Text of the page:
WASHINGTON (NEWS10) – The First Amendment protects free speech even when groups of people may find a message offensive.
Protests seeking to shut down controversial speakers turned violent on several college campuses. Now universities are being forced to spend big bucks to secure certain events.
“How can we secure this constitutional right while also making sure universities where everyone can feel safe?” Patty Murray (D-Wash.) said.
The Senate Education Committee heard from university officials and other experts about free speech on campus.
“Political life and discourse in the united states is at a boiling point and nowhere is the reaction to that more heightened than on college campuses,” Richard Cohen, of the Southern Poverty Law Center, said.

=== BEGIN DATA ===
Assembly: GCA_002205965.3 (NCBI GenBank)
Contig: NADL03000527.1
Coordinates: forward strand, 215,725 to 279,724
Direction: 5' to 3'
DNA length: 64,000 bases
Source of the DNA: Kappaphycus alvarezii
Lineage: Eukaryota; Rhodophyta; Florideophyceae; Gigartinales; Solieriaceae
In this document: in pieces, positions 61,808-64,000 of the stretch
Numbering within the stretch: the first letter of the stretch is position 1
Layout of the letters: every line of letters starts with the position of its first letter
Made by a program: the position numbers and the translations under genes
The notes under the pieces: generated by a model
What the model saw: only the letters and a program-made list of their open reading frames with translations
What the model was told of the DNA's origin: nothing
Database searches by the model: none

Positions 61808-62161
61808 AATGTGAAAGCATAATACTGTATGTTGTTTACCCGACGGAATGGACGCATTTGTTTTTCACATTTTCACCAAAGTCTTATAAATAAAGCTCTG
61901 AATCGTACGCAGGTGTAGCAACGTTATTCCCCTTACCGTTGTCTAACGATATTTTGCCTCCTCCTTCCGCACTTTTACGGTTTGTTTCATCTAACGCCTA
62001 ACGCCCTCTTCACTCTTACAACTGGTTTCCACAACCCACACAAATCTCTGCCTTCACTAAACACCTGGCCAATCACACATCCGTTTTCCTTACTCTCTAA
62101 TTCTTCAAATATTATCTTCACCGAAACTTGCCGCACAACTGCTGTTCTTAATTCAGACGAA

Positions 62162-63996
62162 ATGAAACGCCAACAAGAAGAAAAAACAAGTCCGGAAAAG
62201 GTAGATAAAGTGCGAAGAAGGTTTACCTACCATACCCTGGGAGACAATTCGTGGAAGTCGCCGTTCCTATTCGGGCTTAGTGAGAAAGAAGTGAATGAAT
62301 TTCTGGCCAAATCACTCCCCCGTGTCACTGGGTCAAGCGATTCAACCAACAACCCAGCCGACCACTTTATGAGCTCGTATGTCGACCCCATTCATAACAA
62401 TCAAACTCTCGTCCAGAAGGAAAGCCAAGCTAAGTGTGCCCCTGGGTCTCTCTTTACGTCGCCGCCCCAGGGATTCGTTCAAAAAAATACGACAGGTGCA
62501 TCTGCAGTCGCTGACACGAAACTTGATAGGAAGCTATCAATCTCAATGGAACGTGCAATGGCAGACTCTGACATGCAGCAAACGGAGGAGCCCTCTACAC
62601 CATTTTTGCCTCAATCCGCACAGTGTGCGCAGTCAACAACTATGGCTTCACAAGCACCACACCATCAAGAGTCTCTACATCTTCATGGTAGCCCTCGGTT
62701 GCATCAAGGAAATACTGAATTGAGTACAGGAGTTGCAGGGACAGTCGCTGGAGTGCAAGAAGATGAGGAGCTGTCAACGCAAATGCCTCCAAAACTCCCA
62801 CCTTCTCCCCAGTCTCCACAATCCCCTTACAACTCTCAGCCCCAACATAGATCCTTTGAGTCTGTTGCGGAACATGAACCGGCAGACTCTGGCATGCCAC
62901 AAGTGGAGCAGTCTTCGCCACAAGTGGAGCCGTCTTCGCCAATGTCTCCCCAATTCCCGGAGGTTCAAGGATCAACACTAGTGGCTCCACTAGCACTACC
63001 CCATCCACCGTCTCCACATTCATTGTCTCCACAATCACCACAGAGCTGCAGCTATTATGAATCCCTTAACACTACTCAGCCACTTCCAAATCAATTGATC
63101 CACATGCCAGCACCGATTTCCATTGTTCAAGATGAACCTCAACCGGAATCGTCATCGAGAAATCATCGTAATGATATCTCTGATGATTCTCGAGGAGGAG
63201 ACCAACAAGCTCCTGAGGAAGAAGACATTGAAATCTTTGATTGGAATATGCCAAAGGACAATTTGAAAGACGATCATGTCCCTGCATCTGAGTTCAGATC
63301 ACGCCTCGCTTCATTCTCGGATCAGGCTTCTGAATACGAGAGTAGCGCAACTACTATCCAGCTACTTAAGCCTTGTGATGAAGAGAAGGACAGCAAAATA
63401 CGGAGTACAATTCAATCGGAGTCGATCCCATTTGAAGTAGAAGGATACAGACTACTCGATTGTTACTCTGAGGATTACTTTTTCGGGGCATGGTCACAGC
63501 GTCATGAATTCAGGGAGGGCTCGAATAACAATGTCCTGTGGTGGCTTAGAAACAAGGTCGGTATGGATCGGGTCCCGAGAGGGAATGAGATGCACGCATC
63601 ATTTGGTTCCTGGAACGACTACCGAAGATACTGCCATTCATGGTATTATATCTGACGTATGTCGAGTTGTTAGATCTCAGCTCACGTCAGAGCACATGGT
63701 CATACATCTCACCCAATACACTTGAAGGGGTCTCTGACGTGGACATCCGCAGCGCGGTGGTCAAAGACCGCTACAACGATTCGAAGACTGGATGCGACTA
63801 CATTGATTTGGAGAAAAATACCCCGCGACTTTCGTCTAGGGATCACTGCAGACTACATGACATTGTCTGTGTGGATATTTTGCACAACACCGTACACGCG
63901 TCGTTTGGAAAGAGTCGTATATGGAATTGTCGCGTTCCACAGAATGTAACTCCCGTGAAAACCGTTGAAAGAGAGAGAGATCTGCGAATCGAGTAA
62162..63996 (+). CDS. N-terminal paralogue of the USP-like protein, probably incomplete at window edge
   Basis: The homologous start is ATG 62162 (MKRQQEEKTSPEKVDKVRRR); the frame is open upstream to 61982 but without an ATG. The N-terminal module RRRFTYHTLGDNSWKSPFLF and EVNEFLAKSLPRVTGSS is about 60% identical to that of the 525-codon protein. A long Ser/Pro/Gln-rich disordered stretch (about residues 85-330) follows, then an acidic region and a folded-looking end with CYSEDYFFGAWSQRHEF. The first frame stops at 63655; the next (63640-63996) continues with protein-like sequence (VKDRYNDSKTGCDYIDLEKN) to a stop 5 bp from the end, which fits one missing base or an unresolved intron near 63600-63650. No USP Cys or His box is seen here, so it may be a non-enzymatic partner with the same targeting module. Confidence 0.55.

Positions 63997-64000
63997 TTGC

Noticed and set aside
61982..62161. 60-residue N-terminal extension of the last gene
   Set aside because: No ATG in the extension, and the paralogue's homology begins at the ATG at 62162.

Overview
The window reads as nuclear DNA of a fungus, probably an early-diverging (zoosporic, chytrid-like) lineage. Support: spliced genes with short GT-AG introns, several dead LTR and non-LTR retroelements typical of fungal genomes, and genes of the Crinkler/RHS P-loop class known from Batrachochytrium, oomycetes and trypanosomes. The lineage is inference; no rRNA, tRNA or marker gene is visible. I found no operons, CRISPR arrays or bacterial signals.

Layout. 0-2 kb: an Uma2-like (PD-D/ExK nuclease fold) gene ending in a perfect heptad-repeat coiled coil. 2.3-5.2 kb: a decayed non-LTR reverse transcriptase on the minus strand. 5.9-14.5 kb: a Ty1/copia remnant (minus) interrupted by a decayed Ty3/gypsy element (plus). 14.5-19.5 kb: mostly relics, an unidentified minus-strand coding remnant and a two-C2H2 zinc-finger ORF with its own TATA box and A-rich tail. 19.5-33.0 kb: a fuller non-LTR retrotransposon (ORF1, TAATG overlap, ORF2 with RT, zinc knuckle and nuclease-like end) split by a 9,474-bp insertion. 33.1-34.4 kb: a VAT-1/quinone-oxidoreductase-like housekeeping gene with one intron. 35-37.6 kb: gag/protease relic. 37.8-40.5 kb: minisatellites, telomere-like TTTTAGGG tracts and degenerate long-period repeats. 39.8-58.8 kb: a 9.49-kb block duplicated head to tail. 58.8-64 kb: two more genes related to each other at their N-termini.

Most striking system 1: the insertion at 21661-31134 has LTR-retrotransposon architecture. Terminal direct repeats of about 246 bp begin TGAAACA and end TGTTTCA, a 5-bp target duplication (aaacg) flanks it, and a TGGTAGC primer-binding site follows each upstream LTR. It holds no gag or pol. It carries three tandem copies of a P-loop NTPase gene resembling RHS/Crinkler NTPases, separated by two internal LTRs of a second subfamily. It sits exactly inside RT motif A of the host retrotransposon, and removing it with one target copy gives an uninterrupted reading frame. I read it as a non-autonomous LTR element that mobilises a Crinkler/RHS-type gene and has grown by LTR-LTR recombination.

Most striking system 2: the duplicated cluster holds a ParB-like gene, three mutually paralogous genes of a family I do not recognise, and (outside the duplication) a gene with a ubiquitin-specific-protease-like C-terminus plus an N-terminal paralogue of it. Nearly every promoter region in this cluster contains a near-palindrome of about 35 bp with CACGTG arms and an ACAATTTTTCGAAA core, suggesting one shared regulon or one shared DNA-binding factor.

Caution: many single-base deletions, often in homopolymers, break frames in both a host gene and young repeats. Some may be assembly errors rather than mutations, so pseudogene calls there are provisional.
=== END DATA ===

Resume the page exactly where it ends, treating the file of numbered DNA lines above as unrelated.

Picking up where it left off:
During the hearing, Democrats blamed President Trump for fueling discord.
“Today in America we have a president to every day, day after day attacks the free press in America,” Sen. Michael Bennet (D-Colo.) said.
Republican Committee Chair Lamar Alexander (R-Tenn.) accused college campuses of being intolerant to certain ideas.
“It’s usually voices of conservative speakers and professors that are being squelched,” Sen. Alexander said.
In the wake of the controversy, some propose Congress enact a mandate to guarantee free speech.
Others favor new laws to block speech that could incite violence.
Alexander cautioned against a top-down approach saying Congress pushing policy on 6,000 colleges and universities across the country is a mistake.
Experts testified that extremist groups are targeting campuses for recruitment and to sow discord at what are perceived to be liberal and diverse institutions.
Administrators say the right to free speech must be upheld but more can be done to clarify the universities’ views on issues like race.